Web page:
Suspect Your Sniffling Child Has Spring Allergies? Look for This Sign

Kids get seasonal allergies, too
Child outside in nature rubbing her eyes

Hello, spring! The temperature is getting warmer — and many people have started sneezing, rubbing their eyes and blowing their nose on repeat.

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Spring can spell misery for allergy sufferers, and that goes for kids, too.

It may be easy to recognize your own allergy symptoms, but it can be tough for even the most seasoned parent to tell the difference between allergies and a cold in kids.

One telltale sign that a child has seasonal allergies? They’re rubbing their face, says allergist Sandra Hong, MD.

“They’re rubbing their eyes and they’re rubbing their nose,” she says. “Sometimes kids will get this little tiny line, right on their nose, and it’s because they actually push up on it. So you’ll see a little crease there, just from all of the rubbing of their nose that they do.”

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Children who have allergies can feel quite miserable, and their symptoms can keep them from being able to concentrate in school or when playing sports.

Most children with seasonal allergies will sound stuffy and congested. Parents might also notice that their child is eating with their mouth open because they can’t breathe through their nose effectively, Dr. Hong says.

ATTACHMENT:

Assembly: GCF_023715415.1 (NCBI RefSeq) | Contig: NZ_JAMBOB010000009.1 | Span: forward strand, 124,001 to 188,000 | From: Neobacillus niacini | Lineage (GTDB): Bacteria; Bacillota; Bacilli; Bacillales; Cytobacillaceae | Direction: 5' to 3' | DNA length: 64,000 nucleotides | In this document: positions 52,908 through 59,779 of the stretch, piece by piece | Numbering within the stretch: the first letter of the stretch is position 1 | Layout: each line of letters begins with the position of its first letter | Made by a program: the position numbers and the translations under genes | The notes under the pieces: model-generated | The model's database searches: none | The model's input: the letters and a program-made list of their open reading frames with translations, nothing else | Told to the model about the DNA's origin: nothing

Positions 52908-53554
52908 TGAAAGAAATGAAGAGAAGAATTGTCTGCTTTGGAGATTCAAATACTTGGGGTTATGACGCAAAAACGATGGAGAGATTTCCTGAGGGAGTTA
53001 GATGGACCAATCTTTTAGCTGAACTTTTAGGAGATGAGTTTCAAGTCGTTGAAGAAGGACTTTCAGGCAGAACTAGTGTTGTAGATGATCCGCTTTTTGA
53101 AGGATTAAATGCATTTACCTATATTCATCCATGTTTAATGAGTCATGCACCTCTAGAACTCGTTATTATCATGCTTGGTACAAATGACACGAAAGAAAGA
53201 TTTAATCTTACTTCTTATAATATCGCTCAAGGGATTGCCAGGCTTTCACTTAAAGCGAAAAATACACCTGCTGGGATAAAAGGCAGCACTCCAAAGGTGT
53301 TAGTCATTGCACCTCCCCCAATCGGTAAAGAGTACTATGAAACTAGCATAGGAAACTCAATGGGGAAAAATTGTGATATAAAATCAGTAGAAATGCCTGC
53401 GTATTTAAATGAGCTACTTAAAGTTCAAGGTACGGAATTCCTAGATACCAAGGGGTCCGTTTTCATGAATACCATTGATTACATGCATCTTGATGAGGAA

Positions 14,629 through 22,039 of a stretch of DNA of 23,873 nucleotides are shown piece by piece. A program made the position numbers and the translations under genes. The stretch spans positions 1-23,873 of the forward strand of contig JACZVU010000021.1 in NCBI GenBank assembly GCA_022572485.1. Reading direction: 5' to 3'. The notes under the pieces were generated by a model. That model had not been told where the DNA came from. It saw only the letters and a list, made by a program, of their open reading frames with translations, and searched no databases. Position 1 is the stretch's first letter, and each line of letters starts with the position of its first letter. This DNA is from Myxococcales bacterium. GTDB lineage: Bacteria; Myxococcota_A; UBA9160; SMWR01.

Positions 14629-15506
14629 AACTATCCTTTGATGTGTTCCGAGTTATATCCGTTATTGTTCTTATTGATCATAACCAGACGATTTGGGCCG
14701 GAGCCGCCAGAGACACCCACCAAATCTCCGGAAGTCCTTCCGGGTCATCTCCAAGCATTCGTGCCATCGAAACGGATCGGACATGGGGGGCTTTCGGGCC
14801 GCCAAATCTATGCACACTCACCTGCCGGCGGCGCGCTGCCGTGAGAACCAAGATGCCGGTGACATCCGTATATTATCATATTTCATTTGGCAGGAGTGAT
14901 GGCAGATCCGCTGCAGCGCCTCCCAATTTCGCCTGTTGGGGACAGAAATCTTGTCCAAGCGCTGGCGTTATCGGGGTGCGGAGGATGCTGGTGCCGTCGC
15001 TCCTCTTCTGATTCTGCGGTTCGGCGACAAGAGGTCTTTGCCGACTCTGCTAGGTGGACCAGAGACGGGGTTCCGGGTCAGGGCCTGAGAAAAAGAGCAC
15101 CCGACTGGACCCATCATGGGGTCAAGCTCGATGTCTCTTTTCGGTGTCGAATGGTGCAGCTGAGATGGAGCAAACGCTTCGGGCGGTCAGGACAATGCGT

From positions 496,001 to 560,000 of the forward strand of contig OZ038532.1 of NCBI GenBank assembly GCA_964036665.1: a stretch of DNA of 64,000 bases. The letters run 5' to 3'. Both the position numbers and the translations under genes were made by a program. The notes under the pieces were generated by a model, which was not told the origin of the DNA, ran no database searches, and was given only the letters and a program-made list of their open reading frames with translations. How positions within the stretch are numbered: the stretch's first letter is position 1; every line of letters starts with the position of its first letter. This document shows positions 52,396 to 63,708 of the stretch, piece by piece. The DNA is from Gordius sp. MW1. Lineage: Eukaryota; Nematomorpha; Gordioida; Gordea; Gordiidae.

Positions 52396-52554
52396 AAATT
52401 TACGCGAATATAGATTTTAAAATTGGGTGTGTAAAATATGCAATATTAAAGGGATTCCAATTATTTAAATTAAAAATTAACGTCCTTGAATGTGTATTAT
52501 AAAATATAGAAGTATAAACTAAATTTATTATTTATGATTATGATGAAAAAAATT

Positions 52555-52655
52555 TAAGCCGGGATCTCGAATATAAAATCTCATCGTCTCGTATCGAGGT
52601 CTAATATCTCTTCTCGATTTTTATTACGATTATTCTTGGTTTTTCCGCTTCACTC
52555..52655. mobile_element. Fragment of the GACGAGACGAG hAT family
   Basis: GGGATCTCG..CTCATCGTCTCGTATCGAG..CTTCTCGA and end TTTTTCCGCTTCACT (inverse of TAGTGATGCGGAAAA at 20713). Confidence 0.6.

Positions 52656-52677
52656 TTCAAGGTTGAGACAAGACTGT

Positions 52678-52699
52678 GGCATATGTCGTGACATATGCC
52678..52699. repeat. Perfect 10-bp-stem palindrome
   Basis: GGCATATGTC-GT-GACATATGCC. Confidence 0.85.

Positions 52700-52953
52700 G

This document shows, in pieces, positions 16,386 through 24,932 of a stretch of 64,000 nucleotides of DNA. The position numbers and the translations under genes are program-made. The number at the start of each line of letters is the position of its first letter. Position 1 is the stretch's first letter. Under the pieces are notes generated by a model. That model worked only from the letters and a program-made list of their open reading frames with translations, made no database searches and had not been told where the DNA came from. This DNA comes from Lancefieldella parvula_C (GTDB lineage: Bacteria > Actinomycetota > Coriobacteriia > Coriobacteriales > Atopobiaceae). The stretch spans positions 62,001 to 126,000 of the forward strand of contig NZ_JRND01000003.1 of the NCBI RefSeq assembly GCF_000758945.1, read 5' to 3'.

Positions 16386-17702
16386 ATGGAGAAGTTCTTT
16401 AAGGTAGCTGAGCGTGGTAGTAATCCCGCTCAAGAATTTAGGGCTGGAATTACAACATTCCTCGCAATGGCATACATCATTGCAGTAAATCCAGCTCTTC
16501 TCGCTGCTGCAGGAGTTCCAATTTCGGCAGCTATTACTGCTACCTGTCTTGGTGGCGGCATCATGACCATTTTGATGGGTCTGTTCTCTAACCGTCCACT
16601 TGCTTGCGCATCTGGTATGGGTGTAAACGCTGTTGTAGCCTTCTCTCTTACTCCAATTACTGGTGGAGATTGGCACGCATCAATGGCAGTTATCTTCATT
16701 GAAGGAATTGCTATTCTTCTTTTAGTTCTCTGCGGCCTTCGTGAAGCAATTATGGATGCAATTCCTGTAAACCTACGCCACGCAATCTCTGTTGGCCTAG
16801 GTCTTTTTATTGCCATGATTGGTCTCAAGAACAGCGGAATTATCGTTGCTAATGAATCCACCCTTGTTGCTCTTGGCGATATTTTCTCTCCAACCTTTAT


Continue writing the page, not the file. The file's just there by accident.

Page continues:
Some children also have asthma symptoms, causing them to feel short of breath and cough a lot.

Can I give my child allergy medicines?

Over-the-counter treatments such as saline sprays, nasal steroid sprays and antihistamines can work for children, but Dr. Hong says parents should talk to their pediatrician about the different medications and proper dosing.

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It’s also important to be on the lookout for how allergy medications make children feel.

“Monitor whether the medications make them sleepy,” Dr. Hong suggests. “Some of the liquids or pills that they might be taking can cause them to be sleepy, so you want to make sure that you either dose them at night or choose one that’s a little bit better for them so that they’re not drowsy.

If a child is having allergy symptoms all of the time, Dr. Hong advises being proactive and seeking medical treatment so the child can focus in school and isn’t distracted by their runny nose and sneezing all day long.

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